(2) "Standardized Metadata," and effort I would support, has the opposite focus of your E & C approach, Louis. Standardized Metadata works to get information about the source developed. While I'm not an expert in the current issues, in looking over the different standards, it seems pretty clear that those who have try to simplify the metadata fields ultimately fail to create a standard. (The fields become ambiguous.)
So, for example, if you tried to add your micro level data (that's really what it is) to GEDCOM styled maco-identifiers, I believe that standard would fail. PS As you know, I don't know why repositories would be interested in coding to our alternative standard anyway.
This difference in focus--macro or micro-is not a small issue. Focusing on the micro and not macro is what led to one of our providers posting millions of images that can't be traced back to the FHL film from which the images and/or indexing was developed.
(3) I hope that BG will implement the item type/source type, expanded field/citation element and modules in the near term. And I'd be willing to do all I can to identify the fields and help with the modules.
I realize your vision is in conflict with that hope.
(4) In the longer term, I'd like to see an open source BetterGEDCOM citation library develop--something that woud support all styles.
(1) I agree with you. Citation styles should be flexible. I am actually shocked when I go back and read the the line I quoted did say "citation style". Somehow I interpreted it as a standard for online "source information / evidence" - but NOT for the citation. Thanks for pointing this out.
(2) It is standardized source information that we are trying to build up. I don't see that as being very difficult, and GEDCOM almost has it now. It's just a matter of separating the information from the conclusions.
I have no idea what you're talking about with regards to micro/macro. I don't see what's so hard about this.
(3) Continue with your citation work. It will be needed in the future. But a first step is needed to make progress now.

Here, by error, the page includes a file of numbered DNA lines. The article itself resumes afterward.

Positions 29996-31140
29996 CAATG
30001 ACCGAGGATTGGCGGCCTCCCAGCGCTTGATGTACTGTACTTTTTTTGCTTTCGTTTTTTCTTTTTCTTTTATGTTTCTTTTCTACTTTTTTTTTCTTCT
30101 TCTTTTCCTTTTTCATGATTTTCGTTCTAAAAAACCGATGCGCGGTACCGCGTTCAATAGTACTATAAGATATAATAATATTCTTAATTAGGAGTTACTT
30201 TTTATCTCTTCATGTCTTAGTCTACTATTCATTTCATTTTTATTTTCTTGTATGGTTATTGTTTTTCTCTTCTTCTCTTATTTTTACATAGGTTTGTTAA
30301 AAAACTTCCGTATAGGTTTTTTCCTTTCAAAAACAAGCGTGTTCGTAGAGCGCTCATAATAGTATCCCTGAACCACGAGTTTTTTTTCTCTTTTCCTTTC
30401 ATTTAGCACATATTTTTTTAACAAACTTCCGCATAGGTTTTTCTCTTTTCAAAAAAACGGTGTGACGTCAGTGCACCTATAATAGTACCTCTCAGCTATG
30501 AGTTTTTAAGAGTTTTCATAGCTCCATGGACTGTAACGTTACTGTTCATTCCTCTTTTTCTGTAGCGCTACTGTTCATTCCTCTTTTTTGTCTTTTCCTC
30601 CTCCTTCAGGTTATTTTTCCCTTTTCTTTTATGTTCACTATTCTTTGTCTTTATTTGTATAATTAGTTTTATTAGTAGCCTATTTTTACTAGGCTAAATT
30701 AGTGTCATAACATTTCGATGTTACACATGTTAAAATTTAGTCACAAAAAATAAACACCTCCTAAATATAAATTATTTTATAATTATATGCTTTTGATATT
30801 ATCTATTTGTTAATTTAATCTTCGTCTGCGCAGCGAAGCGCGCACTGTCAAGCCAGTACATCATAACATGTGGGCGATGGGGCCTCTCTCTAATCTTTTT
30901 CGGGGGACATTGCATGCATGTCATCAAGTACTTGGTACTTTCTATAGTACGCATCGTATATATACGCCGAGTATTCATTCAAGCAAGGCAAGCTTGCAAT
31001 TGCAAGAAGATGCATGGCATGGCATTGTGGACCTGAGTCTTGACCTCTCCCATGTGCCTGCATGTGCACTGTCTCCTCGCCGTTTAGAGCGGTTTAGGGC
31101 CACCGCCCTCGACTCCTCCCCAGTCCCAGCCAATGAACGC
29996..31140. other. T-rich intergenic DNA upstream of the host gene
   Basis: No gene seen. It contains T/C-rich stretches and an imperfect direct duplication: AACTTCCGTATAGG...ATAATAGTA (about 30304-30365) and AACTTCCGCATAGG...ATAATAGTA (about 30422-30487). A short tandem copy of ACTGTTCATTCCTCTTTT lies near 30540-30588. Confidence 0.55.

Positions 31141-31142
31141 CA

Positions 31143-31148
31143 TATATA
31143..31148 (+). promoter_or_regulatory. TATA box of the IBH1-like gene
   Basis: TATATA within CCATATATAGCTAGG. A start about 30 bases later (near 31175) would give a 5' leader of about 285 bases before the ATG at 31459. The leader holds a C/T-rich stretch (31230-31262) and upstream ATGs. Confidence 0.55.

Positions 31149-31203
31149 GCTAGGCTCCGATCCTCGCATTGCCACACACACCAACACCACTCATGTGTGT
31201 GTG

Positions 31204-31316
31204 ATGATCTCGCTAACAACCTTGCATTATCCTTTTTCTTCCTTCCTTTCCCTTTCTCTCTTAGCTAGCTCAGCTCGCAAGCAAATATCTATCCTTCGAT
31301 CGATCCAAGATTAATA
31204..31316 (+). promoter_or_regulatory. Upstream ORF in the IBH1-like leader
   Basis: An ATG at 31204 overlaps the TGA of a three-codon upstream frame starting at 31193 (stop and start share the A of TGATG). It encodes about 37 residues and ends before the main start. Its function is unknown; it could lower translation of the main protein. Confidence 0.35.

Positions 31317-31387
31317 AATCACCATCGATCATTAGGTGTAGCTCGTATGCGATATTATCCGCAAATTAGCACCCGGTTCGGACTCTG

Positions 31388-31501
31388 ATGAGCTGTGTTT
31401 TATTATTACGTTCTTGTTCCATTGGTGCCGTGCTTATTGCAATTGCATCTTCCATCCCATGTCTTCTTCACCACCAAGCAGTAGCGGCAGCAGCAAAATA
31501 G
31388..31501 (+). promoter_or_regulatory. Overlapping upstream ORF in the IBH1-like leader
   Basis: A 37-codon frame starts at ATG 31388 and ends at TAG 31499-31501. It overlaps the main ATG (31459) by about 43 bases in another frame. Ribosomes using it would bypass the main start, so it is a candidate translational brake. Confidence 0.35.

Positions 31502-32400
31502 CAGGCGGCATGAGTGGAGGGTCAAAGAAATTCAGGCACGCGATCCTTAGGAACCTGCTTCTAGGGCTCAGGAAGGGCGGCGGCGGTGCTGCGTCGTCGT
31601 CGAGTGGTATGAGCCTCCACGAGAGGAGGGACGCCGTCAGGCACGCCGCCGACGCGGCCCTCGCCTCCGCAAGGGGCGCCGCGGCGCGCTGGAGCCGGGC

I don't see how my vision is in conflict. I see my vision as the first step.
(4) So would I. But I'd like to see the shorter term happen before the longer term. :-)
(2) ... "Standardized source information .... and GEDCOM almost has it now. It's just a matter of separating the information from the conclusions."
See, I don't follow that logic. We are just on different planets.
I'm guessing we have both read Terry Reigel's article about TMG and GEDCOM. Can't we agree that source macro data becomes ambiguous when processed via GEDCOM?
Simple item types--letters, interviews, photographs, journal articles, digitized census, websites, etc.--do not "GEDCOM" transparently. GEDCOM's fields work for simple published books or unpublished manuscripts you find in a repository. Beyond the most simple forms, one has to get creative with the available fields so that for one source or item type, you find a URL listed as the call number, the website name "might" be in the repository field ... when "date" transfers, it might be the access date, maybe it's the event date or maybe it's the date published. In some other source, you'll find the URL in the field for publisher location, and the access date in the note field ...
By macro data, I mean the fields or elements critical to the identification of a source. These are often higher level fields by which sources are cataloged and identified by repositories, libraries, archives.
By microdata, I'm referring to the bits you sometimes call "evidence"--these bits are at a lower, deeper, micro level.
Say the macro data for a death certificate would be all the information we use to identify the certificate.
The micro data would be fields of information in that death certificate (informant's name, cause of death, street address, disposition of remains).
As I understand it, you want to use GEDCOM fields as a substitue for the standardized metadata discussed in the page posting, and then you hope others will harvest information at an even deeper level to attach to that GEDCOM record.
I'm questioning that logic. If I can't pass my own master source list from me to me without significant confusion of the data, why would we recommend a repository use it as a base for cataloging information.